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  1. #1
    fenglish is offline Member
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    Question Approved someone to do something

    Hi,

    I approved someone to do something, but I want to cancel that approval before something to be done.

    In this situation, which word should I use to express the meaning?

    A. Cancel approval?
    B. Withdraw approval?

    Which is correct?

    Thanks.

  2. #2
    Barb_D's Avatar
    Barb_D is offline Moderator
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    Re: Approved someone to do something

    None of this sounds very natural.

    Previously, I had approved so-and-so's ability to charge team lunches the project expense report.

    I am now withdrawing that approval.
    I'm not a teacher, but I write for a living. Please don't ask me about 2nd conditionals, but I'm a safe bet for what reads well in (American) English.

  3. #3
    fenglish is offline Member
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    Re: Approved someone to do something

    Quote Originally Posted by Barb_D View Post
    None of this sounds very natural.

    Previously, I had approved so-and-so's ability to charge team lunches the project expense report.

    I am now withdrawing that approval.

    But you also use "Withdraw", why "Withdraw approval" sounds unnatural?

  4. #4
    Barb_D's Avatar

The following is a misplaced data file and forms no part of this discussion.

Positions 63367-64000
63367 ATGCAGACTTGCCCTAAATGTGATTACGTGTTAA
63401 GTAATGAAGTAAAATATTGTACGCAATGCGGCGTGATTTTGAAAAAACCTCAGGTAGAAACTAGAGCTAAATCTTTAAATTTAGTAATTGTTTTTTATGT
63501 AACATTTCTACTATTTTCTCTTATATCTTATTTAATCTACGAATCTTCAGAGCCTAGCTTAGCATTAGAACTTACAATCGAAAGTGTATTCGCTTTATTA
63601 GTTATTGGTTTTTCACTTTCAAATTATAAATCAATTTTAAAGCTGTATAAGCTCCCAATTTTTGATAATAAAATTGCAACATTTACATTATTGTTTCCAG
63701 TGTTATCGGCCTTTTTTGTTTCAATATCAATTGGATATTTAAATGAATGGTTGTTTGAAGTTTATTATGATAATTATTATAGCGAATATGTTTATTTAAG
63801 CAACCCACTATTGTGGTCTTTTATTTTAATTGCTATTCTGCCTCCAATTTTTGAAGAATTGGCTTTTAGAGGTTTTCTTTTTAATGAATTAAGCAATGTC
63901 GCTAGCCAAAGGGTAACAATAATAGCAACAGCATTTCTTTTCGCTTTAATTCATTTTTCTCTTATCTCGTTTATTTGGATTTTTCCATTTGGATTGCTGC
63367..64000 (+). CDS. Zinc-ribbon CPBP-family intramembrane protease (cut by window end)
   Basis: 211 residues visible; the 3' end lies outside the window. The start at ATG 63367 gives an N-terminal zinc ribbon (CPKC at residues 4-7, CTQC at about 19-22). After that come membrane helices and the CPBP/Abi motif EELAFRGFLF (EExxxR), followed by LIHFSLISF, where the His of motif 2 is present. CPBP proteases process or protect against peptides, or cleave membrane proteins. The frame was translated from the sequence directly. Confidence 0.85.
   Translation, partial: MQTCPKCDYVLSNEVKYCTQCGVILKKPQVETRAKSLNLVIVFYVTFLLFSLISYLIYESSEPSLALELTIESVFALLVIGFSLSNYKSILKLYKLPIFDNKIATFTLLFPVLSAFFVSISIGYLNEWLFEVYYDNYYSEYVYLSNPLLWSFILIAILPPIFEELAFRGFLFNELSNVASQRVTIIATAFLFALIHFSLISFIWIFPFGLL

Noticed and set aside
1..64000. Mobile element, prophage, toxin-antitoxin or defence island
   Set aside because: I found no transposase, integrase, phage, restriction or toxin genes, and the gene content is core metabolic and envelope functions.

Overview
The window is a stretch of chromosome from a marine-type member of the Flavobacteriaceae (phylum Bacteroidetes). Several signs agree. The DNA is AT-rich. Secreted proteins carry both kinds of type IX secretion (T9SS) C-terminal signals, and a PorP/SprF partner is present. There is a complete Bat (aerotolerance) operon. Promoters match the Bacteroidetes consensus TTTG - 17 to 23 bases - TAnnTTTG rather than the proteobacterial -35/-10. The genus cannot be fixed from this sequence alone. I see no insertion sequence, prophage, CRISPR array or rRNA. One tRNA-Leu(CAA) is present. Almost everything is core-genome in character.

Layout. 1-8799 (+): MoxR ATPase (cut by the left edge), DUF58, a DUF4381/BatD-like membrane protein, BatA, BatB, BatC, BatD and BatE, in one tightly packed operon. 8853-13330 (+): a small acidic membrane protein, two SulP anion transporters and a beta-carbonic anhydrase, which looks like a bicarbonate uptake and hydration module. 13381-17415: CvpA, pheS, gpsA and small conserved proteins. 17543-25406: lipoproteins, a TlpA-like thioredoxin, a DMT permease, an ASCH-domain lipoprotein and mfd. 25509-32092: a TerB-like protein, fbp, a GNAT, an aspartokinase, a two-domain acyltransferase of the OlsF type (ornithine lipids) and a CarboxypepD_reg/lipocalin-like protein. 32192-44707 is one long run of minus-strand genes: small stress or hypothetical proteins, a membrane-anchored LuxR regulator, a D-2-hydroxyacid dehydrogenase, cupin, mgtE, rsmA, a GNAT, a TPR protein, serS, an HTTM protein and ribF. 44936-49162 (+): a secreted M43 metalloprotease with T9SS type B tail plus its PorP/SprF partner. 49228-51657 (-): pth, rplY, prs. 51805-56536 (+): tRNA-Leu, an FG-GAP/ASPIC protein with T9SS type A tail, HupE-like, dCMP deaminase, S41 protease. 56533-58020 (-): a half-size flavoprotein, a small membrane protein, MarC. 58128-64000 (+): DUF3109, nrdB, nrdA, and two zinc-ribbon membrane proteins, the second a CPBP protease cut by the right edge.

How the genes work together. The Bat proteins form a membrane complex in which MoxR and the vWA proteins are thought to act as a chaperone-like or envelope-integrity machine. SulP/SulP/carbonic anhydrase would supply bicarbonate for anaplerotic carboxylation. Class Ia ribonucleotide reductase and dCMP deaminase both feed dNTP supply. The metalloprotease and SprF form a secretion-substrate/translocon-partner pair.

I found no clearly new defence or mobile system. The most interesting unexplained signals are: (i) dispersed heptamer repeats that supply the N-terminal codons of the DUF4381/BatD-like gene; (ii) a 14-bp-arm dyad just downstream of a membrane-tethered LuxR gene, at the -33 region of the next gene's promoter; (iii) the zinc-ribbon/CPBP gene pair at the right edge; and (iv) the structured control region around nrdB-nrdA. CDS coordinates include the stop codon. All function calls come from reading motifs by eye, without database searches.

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    Re: Approved someone to do something

    The "I approved somebody" compared to "I approved [person]'s ability to..." is what sounded awkward.
    I'm not a teacher, but I write for a living. Please don't ask me about 2nd conditionals, but I'm a safe bet for what reads well in (American) English.

  5. #5
    fenglish is offline Member
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    Re: Approved someone to do something

    Quote Originally Posted by Barb_D View Post
    The "I approved somebody" compared to "I approved [person]'s ability to..." is what sounded awkward.
    I originally intended for using "someone to do something" as object,

    what about if added "that"? Is it also awkward?

    I approved that someone to do something, but I want to withdraw that approval before something to be done.
    Last edited by fenglish; 14-Nov-2010 at 05:44.

  6. #6
    Barb_D's Avatar
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    Re: Approved someone to do something

    Well, it sure sounds awkward. Could you write the actual sentence so we can see real verbs instead "someone" and "to do something."

    It's hard to imagine it would would make the "that" sound right, but let's see it in the right context.
    I'm not a teacher, but I write for a living. Please don't ask me about 2nd conditionals, but I'm a safe bet for what reads well in (American) English.

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